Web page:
150th Anniversary of 'Origin of the Species': Manuscripts Online
As we reach the 150th anniversary of Charles Darwin's The Origin of the Species, Charles Darwin's manuscripts are available online (You need Silverlight to flip through the pages, though). Darwin's Theory of Evolution predated the discovery of DNA, though was not the first to contradict the story of Genesis: medieval church scholars viewed the story of Genesis as allegory and not as historical fact, which Darwin served to quantify. The book's original title, On the Origin of Species by Means of Natural Selection, or the Preservation of Favoured Races in the Struggle for Life, was abbreviated for the sixth edition. Origin of the Species is now in the public domain, and has even seen a creationist remix by Kirk Cameron and Ray Comfort, though their results seem to be mixed at best.
Creationism as we know it came to the fore after the Reformation. Since then, the study of the natural world was more of a search to rationalize the creation story. Actually, Erasmus Darwin, Charles Darwin's great-grandfather, worked on a theory of interspecies transmutation (Zöonomia), when he wasn't trying to invent the rocket engine.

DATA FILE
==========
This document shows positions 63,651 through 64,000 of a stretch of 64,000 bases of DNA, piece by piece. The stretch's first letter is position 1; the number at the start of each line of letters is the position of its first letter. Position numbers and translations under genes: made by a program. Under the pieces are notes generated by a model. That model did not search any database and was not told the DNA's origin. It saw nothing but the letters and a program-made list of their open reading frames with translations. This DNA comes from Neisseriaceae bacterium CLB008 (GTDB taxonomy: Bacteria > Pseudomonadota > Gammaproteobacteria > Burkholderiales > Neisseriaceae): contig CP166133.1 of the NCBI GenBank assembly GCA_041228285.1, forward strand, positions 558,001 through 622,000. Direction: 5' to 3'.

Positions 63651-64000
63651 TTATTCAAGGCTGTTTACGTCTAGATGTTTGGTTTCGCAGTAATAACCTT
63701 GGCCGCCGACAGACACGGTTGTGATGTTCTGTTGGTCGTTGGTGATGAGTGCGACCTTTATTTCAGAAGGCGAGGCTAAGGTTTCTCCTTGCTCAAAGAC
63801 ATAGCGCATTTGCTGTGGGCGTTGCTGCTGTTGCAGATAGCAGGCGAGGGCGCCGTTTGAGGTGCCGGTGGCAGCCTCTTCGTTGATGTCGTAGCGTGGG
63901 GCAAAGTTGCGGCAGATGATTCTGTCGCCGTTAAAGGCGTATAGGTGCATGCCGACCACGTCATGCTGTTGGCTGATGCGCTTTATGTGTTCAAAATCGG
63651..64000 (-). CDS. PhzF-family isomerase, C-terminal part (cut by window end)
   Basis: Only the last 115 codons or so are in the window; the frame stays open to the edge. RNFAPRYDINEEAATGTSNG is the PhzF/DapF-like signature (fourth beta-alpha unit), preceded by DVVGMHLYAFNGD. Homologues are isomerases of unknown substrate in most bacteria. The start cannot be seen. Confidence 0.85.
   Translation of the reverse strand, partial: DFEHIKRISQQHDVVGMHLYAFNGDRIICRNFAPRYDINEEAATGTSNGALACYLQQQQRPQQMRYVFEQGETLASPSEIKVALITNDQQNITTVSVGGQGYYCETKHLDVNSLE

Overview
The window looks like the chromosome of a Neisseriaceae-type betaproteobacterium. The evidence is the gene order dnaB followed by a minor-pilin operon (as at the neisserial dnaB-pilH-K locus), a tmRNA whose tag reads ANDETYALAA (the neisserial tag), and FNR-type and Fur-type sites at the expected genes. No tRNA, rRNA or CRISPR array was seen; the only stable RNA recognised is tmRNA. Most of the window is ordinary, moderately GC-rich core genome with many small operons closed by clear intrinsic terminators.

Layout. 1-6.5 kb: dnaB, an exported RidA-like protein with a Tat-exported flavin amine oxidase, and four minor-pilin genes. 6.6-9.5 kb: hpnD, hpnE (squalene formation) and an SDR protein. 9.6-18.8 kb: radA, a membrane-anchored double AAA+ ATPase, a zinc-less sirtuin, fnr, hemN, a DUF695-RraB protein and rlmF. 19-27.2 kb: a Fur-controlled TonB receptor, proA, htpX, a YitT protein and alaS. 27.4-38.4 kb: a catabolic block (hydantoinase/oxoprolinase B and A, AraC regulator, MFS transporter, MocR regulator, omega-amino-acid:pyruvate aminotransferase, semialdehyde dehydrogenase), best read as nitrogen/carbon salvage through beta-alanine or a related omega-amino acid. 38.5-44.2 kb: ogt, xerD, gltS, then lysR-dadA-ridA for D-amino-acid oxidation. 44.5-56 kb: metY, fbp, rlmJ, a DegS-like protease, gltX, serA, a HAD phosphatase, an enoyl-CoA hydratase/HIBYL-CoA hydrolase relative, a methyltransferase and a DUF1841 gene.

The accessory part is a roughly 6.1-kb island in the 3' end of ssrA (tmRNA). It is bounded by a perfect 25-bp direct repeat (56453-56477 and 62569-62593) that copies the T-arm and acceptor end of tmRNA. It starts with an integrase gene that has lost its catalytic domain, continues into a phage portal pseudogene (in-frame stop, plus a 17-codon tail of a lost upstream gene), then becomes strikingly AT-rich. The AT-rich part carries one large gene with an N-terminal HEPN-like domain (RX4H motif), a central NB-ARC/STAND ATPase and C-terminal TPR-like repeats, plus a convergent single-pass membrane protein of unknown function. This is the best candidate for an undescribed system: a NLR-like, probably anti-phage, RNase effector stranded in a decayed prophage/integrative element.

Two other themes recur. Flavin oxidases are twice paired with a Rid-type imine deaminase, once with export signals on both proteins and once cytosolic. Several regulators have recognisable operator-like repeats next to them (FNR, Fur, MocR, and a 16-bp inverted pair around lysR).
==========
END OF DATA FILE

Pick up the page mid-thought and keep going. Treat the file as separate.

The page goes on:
Against this background, Charles Darwin joined the crew of the HMS Beagle as a naturalist in 1831 and, in his journeys to Tierra del Fuego and the Galapagos Islands, began to test the theory that one species could change into another, and that the gap between humans and animals was more perception than fact. Furthermore, Darwin stated that this evolution was driven by natural selection: competition between members of a species to survive.
Religious reception to Darwin's work varied: some religious bodies just denounced it as BS, while others said that it was further proof of a higher power's hand at work.